Déchirures ecclésiastiques dans le Canton de Vaud au XIXe siècle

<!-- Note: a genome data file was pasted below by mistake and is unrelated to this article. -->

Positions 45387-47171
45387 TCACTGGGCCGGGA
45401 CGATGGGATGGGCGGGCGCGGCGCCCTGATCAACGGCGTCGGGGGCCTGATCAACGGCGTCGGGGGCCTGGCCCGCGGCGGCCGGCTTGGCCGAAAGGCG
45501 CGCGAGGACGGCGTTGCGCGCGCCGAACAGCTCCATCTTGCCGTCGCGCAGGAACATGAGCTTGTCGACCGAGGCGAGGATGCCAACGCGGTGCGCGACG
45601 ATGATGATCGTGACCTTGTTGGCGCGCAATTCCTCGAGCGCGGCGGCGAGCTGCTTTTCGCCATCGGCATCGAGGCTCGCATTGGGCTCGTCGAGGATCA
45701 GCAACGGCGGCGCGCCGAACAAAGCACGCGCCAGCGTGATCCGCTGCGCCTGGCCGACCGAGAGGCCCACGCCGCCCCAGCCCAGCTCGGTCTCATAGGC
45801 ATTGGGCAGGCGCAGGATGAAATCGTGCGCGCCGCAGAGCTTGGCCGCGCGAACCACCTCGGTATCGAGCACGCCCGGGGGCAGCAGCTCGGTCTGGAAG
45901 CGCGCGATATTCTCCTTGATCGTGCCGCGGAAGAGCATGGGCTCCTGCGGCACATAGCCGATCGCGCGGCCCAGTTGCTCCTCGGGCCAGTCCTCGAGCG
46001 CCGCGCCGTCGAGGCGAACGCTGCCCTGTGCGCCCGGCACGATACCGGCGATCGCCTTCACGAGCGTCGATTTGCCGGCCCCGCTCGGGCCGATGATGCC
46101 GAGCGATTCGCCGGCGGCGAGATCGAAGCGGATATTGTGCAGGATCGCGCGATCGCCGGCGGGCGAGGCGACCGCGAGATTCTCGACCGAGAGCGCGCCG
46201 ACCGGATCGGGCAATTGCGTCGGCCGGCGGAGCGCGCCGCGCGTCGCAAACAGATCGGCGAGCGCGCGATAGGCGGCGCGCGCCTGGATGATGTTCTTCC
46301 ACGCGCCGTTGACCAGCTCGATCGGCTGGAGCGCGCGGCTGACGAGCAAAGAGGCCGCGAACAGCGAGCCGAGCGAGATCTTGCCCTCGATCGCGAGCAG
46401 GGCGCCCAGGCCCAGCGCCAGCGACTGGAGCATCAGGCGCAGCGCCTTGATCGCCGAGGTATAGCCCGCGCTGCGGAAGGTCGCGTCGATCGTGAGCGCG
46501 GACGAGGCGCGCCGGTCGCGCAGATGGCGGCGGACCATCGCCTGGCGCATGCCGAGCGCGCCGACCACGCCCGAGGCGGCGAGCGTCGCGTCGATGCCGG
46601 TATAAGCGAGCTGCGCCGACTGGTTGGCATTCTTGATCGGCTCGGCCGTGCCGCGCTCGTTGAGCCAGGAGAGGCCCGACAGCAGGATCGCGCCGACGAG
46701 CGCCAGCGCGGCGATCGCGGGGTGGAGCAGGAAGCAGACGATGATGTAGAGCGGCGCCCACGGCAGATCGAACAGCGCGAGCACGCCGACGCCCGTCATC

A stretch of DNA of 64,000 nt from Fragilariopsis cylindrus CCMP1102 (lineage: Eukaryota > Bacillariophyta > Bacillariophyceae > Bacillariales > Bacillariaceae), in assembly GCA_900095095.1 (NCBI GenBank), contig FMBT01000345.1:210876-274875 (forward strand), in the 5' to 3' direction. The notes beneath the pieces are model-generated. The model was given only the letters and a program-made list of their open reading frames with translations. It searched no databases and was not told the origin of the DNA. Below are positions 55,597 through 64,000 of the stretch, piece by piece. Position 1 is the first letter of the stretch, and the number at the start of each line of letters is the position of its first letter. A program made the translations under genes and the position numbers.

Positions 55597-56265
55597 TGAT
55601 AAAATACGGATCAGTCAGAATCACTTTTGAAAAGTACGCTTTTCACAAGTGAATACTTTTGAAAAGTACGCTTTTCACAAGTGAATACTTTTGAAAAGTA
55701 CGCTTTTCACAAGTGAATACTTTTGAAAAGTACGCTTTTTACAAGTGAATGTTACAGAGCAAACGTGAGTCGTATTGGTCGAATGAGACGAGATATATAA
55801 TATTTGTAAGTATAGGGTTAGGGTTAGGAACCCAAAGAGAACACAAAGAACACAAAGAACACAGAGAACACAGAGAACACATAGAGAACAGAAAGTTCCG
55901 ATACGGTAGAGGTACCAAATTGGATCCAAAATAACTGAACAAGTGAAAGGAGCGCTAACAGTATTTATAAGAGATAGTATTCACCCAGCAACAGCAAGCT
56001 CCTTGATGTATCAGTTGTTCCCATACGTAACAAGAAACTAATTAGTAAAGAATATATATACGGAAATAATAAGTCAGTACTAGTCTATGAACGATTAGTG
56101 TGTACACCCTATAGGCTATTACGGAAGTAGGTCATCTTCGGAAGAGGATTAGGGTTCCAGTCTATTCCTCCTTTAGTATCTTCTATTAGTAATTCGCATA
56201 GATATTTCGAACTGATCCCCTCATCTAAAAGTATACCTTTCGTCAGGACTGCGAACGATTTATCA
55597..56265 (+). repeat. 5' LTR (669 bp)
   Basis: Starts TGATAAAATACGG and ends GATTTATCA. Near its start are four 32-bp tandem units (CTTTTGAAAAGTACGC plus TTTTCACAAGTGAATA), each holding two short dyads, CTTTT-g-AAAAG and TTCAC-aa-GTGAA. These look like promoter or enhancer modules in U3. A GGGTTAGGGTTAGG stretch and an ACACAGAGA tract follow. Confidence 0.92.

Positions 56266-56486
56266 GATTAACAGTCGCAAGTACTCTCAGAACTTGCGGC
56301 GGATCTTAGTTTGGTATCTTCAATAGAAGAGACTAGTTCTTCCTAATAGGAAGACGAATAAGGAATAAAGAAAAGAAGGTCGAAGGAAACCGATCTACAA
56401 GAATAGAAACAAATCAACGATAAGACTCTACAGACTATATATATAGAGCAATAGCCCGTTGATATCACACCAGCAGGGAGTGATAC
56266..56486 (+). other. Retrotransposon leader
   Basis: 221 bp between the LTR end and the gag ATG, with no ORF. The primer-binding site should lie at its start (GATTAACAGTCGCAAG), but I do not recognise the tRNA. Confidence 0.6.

Directly inherited from the Zwinglian Reformation, but also from the evolution of minds in the eighteenth century and the sometimes conflicting establishment of new political regimes in the nineteenth century, the ecclesiastical situation in the canton of Vaud is largely linked to the evolution of the institutional relations of the church, qualified as “national” from 1831, with the state, but also to the appearance of various movements of Revival. A major figure in this situation, Alexandre Vinet advocated both the principle of the separation of church and state, which became a reality with the formation in 1847 of a free church, but which remained a very small minority, and that of a “multitudinism,” which very quickly imposed itself on the church, which remained “national” and was finally endowed with a synodal system in 1863. At the end of the century, the two churches came to a situation of peaceful coexistence, or even collaboration, with their theologians and pastors meeting in the Société vaudoise de théologie from 1875.